As such, the Liège case study provided a first warning with regard to the existence of a customary law merchant, i.e. the hypothesis that from the medieval period onwards merchants created, from the bottom up, independent of all kinds of government involvement and on the basis of their mercantile practices, a distinct set of gap-filling rules which, by their uniformity and universality facilitated international trade. By means of a comparative analysis of the conditions that were required in early modern Europe in order to bind one’s co-partners for obligations with third parties on behalf of the company, the researcher provided for an additional argument in order to debunk the myth of a ‘lex mercatoria’. Despite the fact that contracting parties were primarily concerned with the internal and only a few notarized partnership agreements addressed the external liability of its constituting partners, such rare examples did offer opportunities to understand and explain the manner by means of which one was able to bind one’s co-partners externally. In the Low Countries, partners clearly could only be held liable for those obligations that were concluded by their fellow partners ‘in re societatis’, i.e. in line with the object or industry that the company was initially created for. As such, local practices adhered to a different condition than the one imposed by, for example, the Antwerp city statutes of 1608, which required such obligations to be contracted ‘in nomine societatis’, i.e. while making use of the name of the company or ‘firma’. The condition to contract ‘in nomine societatis’ was a typically Italian innovation, and in the Low Countries its unimportance is confirmed by the quasi-complete absence of so-called ‘firma clauses’, defining the composition of the name of the company, in the extant notarized partnership agreements. In opposition to early modern Italian, Spanish, French, and Southern German merchants, their counterparts in the Low Countries were not concerned at all with the (composition of the) name of their company. Likewise, substantial differences existed within early modern Europe and one can no longer speak of a ‘lex mercatoria’ as a universal and uniform set of rules - at least not with regard to early modern European company law - that might have facilitated international trade.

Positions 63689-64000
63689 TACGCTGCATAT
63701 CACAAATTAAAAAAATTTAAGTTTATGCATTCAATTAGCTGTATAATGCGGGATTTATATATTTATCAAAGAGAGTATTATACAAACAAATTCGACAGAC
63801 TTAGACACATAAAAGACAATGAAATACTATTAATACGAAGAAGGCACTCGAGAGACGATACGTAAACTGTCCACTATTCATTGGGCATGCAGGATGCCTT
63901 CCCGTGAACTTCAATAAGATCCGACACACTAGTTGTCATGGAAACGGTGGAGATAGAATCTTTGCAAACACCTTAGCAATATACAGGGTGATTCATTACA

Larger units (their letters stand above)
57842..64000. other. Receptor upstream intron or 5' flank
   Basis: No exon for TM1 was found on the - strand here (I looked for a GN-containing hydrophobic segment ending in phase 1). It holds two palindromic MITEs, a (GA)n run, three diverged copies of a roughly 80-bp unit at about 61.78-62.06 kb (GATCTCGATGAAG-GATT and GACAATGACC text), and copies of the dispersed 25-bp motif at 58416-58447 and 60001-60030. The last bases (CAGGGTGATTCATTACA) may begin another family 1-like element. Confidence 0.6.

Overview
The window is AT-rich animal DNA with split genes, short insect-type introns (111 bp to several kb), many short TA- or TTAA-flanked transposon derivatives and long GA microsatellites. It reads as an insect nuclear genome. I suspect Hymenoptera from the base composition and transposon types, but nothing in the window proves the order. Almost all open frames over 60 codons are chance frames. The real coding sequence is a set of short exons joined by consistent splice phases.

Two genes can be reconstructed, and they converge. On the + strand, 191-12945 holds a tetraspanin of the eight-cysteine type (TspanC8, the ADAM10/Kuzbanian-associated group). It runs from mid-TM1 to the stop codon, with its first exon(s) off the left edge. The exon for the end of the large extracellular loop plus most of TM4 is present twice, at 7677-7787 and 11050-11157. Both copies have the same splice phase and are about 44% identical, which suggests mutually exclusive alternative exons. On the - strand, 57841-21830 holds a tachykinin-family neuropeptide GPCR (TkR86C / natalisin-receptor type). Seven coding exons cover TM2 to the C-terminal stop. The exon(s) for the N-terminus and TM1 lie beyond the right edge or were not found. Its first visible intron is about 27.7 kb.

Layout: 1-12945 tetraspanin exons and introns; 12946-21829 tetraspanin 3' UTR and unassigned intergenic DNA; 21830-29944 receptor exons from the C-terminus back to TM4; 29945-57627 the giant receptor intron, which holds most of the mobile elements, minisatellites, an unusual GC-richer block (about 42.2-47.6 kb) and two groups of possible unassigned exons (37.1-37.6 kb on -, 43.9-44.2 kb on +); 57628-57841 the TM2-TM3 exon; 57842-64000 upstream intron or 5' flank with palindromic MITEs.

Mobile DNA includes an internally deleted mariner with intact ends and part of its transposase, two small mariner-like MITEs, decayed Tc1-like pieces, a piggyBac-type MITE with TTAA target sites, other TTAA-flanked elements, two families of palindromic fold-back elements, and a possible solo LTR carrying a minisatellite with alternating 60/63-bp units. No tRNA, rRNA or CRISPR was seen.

Finally, the scarcity of externally-oriented clauses in notarized partnership agreements in the Low Countries, serves as an invitation to rethink present-day categorization approaches, which prefer to distinguish between early modern private partnerships by means of a twenty-first-century terminology based on the external liability criterion in the first place. It has become clear, however, that early modern contracting parties did not think in (such anachronistic) categories. They merely created what they considered to serve their needs at best. Moreover, Antwerp notaries did not distinguish terminologically between various partnership types. Every kind of private partnership was called a ‘compaignie’, ‘societeyt’, ‘association’, or ‘geselschap’, irrespective of the presence of fundamentally distinguishing features. Nevertheless, it has become possible, by means of an in-depth analysis of the content of the contracts, to identify indirectly private partnerships that resemble theoretical ideal-types like a general partnership, an anonymous partnership, a limited partnership, etc. Whereas illustrations of partnership types like the anonymous partnership and the triple contract remained limited to a minimum, the early modern Low Countries appeared to be populated by general and - to a lesser extent - limited partnerships in the first place. Especially the presence of the latter category, as a means to invest money in the expectation of making a profit without participating in the corporate activities, proved to be vital for a better understanding of the organization of merchant capitalism in the early modern Low Countries.

*Originally, the city of Aachen was supposed to provide for a third case study. However, due to unforeseen circumstances, which rendered the Aachen notarial archives inaccessible, the researcher had to provide for an alternative solution by means of the incorporation of the city of Antwerp into the project. For more information, see ‘Letter to Miss Demsar’ among the attached documents.